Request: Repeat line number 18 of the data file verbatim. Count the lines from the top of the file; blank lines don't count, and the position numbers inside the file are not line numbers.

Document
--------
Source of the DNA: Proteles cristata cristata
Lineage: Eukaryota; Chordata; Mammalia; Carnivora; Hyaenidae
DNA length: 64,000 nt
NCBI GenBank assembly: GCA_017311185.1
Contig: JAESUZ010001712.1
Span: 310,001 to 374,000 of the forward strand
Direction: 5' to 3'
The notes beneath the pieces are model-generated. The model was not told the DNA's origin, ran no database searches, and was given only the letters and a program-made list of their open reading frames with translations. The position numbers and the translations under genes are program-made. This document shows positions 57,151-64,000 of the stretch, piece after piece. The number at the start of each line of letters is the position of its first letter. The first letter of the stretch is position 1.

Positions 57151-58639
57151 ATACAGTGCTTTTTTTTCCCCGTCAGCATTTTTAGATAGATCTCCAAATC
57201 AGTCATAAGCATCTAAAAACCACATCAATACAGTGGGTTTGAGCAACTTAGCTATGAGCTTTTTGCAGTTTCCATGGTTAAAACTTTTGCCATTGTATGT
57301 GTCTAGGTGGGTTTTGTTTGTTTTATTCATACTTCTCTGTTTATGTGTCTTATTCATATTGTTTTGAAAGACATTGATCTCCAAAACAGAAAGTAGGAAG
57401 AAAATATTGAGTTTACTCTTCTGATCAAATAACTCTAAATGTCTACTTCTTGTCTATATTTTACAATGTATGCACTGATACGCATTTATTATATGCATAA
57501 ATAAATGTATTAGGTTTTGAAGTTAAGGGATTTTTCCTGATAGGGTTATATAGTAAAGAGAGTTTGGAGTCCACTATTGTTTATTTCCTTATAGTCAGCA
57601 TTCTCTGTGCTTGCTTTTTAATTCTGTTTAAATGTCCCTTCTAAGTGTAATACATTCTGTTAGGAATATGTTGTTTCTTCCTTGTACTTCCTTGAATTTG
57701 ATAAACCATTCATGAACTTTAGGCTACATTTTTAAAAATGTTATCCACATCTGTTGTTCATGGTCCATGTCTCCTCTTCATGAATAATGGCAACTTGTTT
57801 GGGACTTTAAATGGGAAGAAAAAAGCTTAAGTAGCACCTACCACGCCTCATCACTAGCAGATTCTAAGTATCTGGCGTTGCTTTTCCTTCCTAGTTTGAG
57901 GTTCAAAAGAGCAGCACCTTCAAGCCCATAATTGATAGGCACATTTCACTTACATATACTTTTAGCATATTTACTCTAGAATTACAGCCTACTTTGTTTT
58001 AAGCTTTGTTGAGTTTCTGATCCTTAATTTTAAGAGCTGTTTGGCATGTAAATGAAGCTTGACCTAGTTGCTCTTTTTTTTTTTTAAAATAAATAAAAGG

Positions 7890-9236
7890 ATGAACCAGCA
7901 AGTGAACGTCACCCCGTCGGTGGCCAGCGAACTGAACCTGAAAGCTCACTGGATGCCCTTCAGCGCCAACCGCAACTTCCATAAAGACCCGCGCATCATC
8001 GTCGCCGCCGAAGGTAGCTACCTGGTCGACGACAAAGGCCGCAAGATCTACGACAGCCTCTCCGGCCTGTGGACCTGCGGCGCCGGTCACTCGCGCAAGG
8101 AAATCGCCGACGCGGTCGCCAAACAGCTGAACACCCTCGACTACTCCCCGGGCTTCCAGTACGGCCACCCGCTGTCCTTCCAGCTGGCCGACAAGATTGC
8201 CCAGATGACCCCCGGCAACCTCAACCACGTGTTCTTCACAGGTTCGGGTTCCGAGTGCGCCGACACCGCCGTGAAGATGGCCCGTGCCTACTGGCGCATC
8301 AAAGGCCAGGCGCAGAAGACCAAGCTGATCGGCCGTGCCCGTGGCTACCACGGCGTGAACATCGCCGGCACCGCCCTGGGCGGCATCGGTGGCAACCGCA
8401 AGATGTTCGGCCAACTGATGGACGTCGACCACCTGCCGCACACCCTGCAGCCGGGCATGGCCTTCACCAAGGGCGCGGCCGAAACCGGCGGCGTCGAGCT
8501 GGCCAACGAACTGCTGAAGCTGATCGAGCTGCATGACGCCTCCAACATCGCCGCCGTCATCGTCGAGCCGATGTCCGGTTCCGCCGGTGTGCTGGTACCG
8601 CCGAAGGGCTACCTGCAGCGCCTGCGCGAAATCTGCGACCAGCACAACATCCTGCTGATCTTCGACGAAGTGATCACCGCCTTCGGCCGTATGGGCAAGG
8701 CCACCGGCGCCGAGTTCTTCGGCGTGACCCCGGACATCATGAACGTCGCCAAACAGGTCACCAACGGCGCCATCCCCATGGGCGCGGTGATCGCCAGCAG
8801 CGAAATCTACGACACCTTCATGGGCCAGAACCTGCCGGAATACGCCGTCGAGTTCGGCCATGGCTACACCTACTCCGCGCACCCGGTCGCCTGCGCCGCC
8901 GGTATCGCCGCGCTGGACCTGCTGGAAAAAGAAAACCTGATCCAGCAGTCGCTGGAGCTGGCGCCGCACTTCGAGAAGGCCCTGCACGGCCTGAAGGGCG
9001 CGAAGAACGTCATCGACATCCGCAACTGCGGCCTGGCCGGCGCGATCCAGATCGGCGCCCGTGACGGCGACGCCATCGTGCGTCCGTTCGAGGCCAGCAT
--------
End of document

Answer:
57901 GTTCAAAAGAGCAGCACCTTCAAGCCCATAATTGATAGGCACATTTCACTTACATATACTTTTAGCATATTTACTCTAGAATTACAGCCTACTTTGTTTT